The autism spectrum disorders comprise a set of neurodevelopmental disorders characterised by a ‘diagnostic triad’ of impairments that manifest in early life and continue into adulthood:
• qualitative abnormalities in communication
• qualitative abnormalities in reciprocal social interaction
• a restricted and repetitive repertoire of interests and activities.
Many more or less synonymous terms are used to describe membership of the autism spectrum; this is a product of both medical legacy and of the sociopolitical agenda of people with autism and their supporters. Such terms include autism spectrum disorder, pervasive developmental disorder and autism spectrum condition. To avoid the negative connotations of the word ‘disorder’, this chapter refers to ‘autism’ unless a specific diagnosis within the spectrum is considered. People with autism will often emphasise the notion of ‘difference’ as opposed to ‘disorder’ by contrasting their way of being to that of people without autism, whom they may refer to as ‘neurotypical’.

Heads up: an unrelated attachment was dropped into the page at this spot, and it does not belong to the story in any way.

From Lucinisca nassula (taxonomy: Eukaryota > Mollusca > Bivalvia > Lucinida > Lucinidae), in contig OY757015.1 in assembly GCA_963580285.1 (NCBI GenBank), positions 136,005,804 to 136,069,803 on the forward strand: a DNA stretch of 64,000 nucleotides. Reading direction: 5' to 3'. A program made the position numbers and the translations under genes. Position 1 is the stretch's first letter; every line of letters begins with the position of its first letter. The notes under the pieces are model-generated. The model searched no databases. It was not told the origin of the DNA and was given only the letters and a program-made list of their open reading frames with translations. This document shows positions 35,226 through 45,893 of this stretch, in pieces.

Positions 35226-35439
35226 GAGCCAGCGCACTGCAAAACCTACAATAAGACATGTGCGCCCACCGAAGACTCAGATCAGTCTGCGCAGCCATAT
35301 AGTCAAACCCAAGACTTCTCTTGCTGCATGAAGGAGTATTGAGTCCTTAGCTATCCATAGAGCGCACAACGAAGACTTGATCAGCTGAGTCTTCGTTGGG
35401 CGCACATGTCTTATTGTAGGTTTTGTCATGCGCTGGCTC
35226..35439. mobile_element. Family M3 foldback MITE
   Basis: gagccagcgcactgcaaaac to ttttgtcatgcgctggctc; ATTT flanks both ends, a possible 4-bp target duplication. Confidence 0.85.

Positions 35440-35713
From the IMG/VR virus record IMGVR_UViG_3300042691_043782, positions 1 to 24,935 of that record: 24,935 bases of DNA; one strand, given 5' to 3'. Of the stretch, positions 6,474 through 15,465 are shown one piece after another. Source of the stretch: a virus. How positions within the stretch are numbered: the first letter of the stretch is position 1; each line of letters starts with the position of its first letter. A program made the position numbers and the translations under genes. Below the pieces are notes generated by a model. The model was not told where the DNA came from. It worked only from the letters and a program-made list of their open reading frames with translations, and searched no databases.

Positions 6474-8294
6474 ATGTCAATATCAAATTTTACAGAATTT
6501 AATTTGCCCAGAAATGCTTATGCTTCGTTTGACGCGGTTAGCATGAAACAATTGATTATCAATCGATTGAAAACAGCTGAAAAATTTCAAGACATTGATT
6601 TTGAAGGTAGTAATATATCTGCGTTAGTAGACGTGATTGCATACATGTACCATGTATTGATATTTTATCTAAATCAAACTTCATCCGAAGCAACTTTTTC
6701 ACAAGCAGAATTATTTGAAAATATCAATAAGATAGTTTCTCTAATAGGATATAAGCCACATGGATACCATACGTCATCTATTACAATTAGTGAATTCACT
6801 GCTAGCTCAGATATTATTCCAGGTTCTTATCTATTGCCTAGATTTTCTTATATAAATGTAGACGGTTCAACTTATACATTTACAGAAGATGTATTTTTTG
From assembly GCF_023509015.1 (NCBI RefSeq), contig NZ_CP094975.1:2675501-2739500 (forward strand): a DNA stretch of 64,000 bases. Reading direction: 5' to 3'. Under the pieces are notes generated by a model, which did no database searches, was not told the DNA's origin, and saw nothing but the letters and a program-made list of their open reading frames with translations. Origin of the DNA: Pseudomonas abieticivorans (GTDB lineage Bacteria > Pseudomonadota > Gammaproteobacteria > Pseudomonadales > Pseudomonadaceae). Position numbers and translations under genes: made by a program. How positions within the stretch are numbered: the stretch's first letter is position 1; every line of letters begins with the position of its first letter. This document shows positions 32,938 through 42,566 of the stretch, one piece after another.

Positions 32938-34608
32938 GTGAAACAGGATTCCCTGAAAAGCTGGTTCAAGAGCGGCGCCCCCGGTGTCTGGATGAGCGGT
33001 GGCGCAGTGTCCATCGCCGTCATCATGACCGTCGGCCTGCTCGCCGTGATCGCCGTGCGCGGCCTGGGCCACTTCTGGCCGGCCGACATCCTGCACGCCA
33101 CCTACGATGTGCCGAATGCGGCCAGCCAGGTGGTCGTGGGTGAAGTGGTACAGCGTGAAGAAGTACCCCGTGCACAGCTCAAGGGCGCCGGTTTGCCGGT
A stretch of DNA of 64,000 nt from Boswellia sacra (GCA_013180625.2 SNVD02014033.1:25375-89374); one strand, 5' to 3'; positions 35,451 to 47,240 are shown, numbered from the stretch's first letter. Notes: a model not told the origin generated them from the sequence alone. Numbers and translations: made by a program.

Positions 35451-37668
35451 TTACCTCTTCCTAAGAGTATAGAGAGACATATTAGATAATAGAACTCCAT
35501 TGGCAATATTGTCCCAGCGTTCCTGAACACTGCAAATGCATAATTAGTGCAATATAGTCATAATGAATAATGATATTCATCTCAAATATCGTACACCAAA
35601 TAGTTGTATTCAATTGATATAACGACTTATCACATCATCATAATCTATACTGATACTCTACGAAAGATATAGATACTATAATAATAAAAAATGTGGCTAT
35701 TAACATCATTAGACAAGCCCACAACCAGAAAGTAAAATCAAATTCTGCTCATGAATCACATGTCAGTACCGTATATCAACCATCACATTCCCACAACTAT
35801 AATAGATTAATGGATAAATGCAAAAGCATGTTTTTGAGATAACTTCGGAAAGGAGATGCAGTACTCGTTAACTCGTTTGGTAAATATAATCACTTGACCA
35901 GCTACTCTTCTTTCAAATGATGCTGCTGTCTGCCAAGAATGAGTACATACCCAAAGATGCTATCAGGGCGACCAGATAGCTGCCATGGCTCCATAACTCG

Approximately 1% of adults meet diagnostic criteria for autism of one form or another, and approximately half of these also have an intellectual disability. While some people with autism are highly dependent, many others live independently but at significant social disadvantage (Brugha et al, 2011). Recognition that people with autism include an invisible minority with significant unmet health and social needs has led to an increasing amount of clinical guidance and legislative attention over recent years. The National Institute for Health and Care Excellence (NICE, 2011, 2012) has published guidelines on autism in children and young people and on autism in adults. The Autism Act 2009 was the first disability-specific legislation to be passed in the UK and resulted in a national strategy for adults with autism in England and Wales, ‘Fulfilling and Rewarding Lives’. This sets out recommendations for central government, local authorities, health services and other social agencies.
This chapter presents the clinical features of autism, describes its assessment and treatment, and considers recovery in autism.